You Can Help Create the Next Generation of Strong Women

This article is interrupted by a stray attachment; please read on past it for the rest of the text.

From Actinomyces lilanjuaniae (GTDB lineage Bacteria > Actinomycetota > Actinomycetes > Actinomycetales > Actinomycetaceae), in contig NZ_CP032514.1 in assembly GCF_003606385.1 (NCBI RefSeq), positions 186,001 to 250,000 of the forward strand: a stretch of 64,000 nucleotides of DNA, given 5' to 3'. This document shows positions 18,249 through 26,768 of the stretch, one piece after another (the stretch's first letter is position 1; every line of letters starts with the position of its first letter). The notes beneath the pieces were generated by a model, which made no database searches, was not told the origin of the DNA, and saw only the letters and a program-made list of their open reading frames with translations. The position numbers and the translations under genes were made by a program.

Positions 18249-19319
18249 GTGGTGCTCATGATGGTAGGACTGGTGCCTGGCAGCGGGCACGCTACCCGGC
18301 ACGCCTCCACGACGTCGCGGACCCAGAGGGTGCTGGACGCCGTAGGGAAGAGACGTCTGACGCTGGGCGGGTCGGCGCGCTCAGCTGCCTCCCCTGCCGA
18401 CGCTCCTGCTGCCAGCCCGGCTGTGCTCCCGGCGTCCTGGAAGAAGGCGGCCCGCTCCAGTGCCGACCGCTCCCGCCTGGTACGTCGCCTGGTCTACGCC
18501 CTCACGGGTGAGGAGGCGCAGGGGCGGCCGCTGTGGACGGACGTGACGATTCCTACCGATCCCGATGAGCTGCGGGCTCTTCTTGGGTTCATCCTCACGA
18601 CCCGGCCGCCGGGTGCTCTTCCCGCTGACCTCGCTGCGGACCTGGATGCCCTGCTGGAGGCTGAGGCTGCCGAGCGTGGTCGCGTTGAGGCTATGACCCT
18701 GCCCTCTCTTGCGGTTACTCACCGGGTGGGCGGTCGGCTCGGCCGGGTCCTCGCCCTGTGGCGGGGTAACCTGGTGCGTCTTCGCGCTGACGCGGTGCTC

Who are the women that helped make you make you the person you are? Who has left an impression and impacted you during your growth? Most of us have memories of a professor, a coach, a pastor or a family friend who, though we may not have known it at the time, provided words of wisdom or counsel that assisted us. Some of us were lucky and stumbled into a relationship with the women who became our advisors and mentors and she was available to provide guidance when we had to make decisions: Should I go to college? How do I prepare for my interview? How do I ask for a raise? This Women’s History Month, I find myself again reflecting on the women that helped me with my personal and professional growth and I’m excited that there are visionary, action-oriented women in my community who are making it a priority that girls and young women have a direct connection to a mentor. Strong Women, Strong Girls (SWSG) is one on my favorite organizations. Its uses a structured mentoring approach to reinforce confidence, expand aspirations, and create a civically engaged life for women and girls. Women throughout history are used as examples to encourage girls and young women to become strong women themselves. By building communities of women committed to supporting positive social change, SWSG works to create cycles of mutual empowerment for women and girls. The SWSG programming is designed to foster high aspirations and help girls build the skills they need for academic and lifelong success. By working with girls while they are at a critical developmental period, SWSG lays the foundation for success. SWSG programming takes place one afternoon per week for 1.5 hours during the school year at the girls’ school or local community center. The program utilizes a group-mentoring model that engages teams of 2-3 college undergraduate women who serve as mentors to a group of 10-12 girls. This group-mentoring setting fosters strong relationships with both peers and mentors. SWSG programming is curriculum-driven. In each lesson, girls and their mentors focus on learning a specific skill that research has identified to be essential to their development as young people. To start, the girls and their mentors read a biography of a female role model who exemplifies the skill of the week. Throughout the year, girls learn about 20 highly diverse role models—teaching them about a wide array of life paths and exposing them to strong role models. After reading, girls engage in a project-based activity to teach the skill in a hands-on way. Each lesson concludes with journal-writing to encourage reflection. In the spring semester, girls and their mentors take the skills that they have learned throughout the year and put them into practice through a hands-on capstone learning project. In this project, the girls identify an issue in their community, develop a solution, and mobilize to create impact. Through the community service projects, girls receive a unique hands-on learning experience that supports them as community leaders and connects their skills to tangible outcomes. For many of the girls in SWSG, this is one of the first opportunities they have to see themselves as leaders among their peers and in their communities. The impact is profound. In addition to the weekly programming, girls attend two eye-opening field trips to their mentors’ college campus during the program year. The purpose of these field trips is to expose the participating girls to college campus, to help them to understand that college is a possibility for them, and to learn about the different activities that take place on a college campus. Field trip themes have included: “Women in Politics,” “Smart Girls & Science,” and “Women and Business.” Activities included using critical thinking skills to brainstorm the best way to market their products and attract consumers and how to manage finances, relay races, making liquid nitrogen ice cream, and how to make a rocket! Through eye-opening experiences like these, leadership opportunities, and exposure to exciting career paths, SWSG sets underserved girls on a path toward success and independence. Since 2000, over 9,000 girls and 3,000 college age women benefit from the SWSG program in Boston, Pittsburgh, and South Florida. If you live in one of these areas, consider becoming a mentor. It’s a great way to guide the next generation of leaders, but also allows you to fulfill your purpose and passions!